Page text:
The European and the Indian: Essays in the Ethnohistory of Colonial North America

By James Axtell | Go to book overview

in the original thirteen colonies won the right to seek legal redress of past injustices in federal court.

Almost simultaneously, frontier and colonial historians began to discover the necessity of considering the American natives as real determinants of history and the utility of ethnohistory as a way of ensuring parity of focus and impartiality of judgment. As a result, the history of Indian-white relations has been revolutionized by ethnohistory in the past decade, as I showed in "The Ethnohistory of Early America: A Review Essay" ( William and Mary Quarterly, 3d ser. 35 [ 1978], 110-44). Most of the tough and interesting new questions have been limited thus far to the Indian cultures, but ethnohistorians can be expected to achieve another breakthrough in understanding when they ask the same kinds of elemental questions about colonial culture, which their colleagues in social history are already beginning to ask,

This collection, then, may be regarded as a casebook in ethnohistorical method which differs from its few predecessors in providing examples of several kinds of ethnohistorical questions, sources, problems, and answers, in being written by an historian rather than an anthropologist, and in focusing equally on the European as well as the Indian side of the colonial frontiers.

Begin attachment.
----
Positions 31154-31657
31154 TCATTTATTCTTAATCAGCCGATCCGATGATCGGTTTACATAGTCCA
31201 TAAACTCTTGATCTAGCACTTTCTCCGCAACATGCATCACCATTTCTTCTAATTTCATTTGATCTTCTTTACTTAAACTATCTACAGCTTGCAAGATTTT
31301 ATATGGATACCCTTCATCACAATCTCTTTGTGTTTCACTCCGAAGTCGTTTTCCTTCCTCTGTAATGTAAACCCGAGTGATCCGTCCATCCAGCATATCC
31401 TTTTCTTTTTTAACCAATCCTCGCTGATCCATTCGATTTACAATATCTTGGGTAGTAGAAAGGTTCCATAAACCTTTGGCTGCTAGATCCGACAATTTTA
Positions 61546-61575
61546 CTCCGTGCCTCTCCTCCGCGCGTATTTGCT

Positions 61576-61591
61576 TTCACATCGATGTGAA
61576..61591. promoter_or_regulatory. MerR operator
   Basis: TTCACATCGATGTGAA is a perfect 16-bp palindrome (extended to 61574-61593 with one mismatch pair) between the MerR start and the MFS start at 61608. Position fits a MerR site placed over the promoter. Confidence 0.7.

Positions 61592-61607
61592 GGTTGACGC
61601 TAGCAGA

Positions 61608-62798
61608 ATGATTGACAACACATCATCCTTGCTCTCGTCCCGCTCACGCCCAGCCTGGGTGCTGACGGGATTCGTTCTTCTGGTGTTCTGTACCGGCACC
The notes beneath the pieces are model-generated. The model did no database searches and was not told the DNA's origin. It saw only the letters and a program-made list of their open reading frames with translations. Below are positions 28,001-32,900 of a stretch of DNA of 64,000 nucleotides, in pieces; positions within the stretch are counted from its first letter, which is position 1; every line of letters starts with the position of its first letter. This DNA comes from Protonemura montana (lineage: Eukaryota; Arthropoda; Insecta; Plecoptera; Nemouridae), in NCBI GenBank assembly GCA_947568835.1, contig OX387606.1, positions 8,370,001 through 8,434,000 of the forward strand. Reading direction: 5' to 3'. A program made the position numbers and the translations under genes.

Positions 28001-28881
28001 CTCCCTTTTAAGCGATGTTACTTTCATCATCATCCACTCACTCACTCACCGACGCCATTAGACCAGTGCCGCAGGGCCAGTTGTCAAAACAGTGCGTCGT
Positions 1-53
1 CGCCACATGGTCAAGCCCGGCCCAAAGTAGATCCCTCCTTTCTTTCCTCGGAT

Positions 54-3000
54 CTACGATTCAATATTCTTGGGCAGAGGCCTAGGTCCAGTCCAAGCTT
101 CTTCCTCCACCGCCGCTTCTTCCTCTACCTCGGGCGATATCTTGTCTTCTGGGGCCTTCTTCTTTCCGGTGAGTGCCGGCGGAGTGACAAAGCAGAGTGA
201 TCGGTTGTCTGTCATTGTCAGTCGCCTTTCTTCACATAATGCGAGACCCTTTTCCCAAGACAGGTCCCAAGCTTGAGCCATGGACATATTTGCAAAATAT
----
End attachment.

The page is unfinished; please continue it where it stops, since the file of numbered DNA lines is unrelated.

These essays are also held together by a sustained interest in the social and cultural interactions of the various peoples in the greater northeastern quadrant of colonial North America, particularly the French, English, and Indians. Elsewhere I have argued that American historians should cultivate "A North American Perspective for Colonial History" which would encompass not only all the European colonies in North America and the Caribbean--French, English, Dutch, Spanish, and Swedish--but the continental mother countries, Africa, and the Atlantic shipping lanes as well. I urged that we rid ourselves of anachronistic political boundaries and pay closer attention to historical geography and to the border-

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